The thing with me is that (perhaps because I am Gemini???), I have a really mixed relationship with commitment. On one hand, I want everything to stay the same all the time. I am the last to agree to rearrangement of furniture in my house, I love holiday traditions and will do anything to keep a beloved tradition going, and though I am an adventurer who likes to try new things, once I find something I love to eat at a restaurant, I am the person who always orders the same thing. On the other hand, the real reason I think I jump into many big commitments is because I know I'll get cold feet if I don't.

Even though G. and I had been together for four years or something by the time we got married, and even though I had long before decided I wanted to spend the rest of my life with her, I still can admit that I freaked out a bit before the wedding. During the planning (and of course, the planning was stressful, which was a big part of the whole thing), I nearly called it off er, a handful of times. G. knows this of course because she lived through it, poor thing. I am lucky she put up with me. I am completely indecisive about silly things like where to hang a picture on my wall and what color socks I want to wear or what I want to eat for dinner. If I get myself into trouble at work, it usually stems from being too wishy washy at some point in time, even though I tend to be opinionated and direct in my communication as a general rule.

Like I said, I am not simply allergic to commitment nor am I eager for commitment. It's as if I am both at the same time: eager and allergic.

And that's another one of my neurosis!

Wednesday, January 14, 2009

Making the Best...

So there has been a small flurry of online discussion about the big lead testing laws that are going into effect on February 10th. You may recall that I posted about this issue a little while ago (, and it seems appropriate now that the law has passed that we look honestly at [1] how we failed as citizens to create enough activism or discussion to even get a little bit of resistance to this legistlation from House or Senate (between the two, there were only four-- yes FOUR!!!-- votes against) and [2] where to go from here. Where to go now? That's my big question. There are good advocacy suggestions in the blog I link to in the post I've linked above, but I'd like to know what type of actions make the biggest difference after the fact.

Of primary concern in my mind are the small businesses and artisans. Even though some are still worried about resale businesses, those at least have some exemptions written into the law and so are the least of my concerns.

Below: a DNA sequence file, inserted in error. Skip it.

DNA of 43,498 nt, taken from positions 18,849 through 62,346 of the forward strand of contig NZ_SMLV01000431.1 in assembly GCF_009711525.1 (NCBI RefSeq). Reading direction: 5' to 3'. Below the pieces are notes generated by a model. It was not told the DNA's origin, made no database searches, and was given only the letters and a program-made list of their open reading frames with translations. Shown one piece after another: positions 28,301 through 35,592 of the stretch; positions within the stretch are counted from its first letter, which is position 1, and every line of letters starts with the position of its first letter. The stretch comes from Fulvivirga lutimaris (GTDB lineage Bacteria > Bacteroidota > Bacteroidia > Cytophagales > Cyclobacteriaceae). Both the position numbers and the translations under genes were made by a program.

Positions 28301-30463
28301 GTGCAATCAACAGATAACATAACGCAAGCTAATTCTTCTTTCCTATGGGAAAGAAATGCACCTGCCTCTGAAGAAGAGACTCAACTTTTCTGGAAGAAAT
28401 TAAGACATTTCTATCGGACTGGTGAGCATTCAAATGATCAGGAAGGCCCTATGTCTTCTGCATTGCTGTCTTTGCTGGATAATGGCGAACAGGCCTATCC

Meanwhile, I am seriously considering a dumpster diving adventure at toy and department stores around February 10th. Making the best, you know, out of a bad situation...

Friday, January 9, 2009

Oh F**k!

Sorry. I hate to just go around shouting like this, but I can't help but shout that right now because oh, f**k oh f**k oh f**k. A couple of oxygen sensors just blew on our car, along with some other crap that I don't even understand, and it will cost us about $1000 to fix it. Oh this is such a bad news. Alright, if I can negotiate a deal on our energy bill, extend our payments out even more, maybe we can come up with about half of what we need. I just don't know. I just don't know how we're going to pull this off.

Wednesday, January 7, 2009

My Latest Financial News

First, the good: The congregation will not be cutting any staff this year. I can keep my job.

There are a range of staff cuts being considered, however, ranging from 3% of income to 15%. The different levels have different implications. Some involve cuts in hours, others we are expected to simply "suck up" because hey, these are hard economic times and we've been saved from lay-offs.

Nothing is in stone yet. The finance committee still needs to make a recommendation to the board, the board needs to vote, and then the whole congregation needs to vote. But, I suspect I am personally looking at a 3-5% cut, hopefully around the 3% range.

The only thing that is saving me from despair (since as the board president here said to me, I am "already cutting awfully close to the bone" in my personal finances anyway), is that they will allow me to take my cut in professional expenses (my training and development budget). Luckily, this budget line is able to absorb a 3-5% cut, though it will mean my professional activities will be on hold for the year. However, it won't take additional cuts, so let's hope the economy turns around and fast!

The (hopefully minor) bad news is that one of my proposals for a potential budget cut, I think, varied significantly from how the senior minister here views our work as a congregation...and I am just hoping she is gracious about it. I am still learning here when I can push for innovation, and when that is problematic for my working relationships in a congregation where folks have served for almost entire careers.

Tuesday, January 6, 2009

Why is My Horoscope Always So Darn Accurate?!

Here is the monthly horoscope page from I'm gemini. Already my January horoscope is describing my January experiences to a "T." What the heck?!

My weekly horscope (weekly horscopes are here: is also pretty interesting, and close to my experience so far this week.

How does yours look?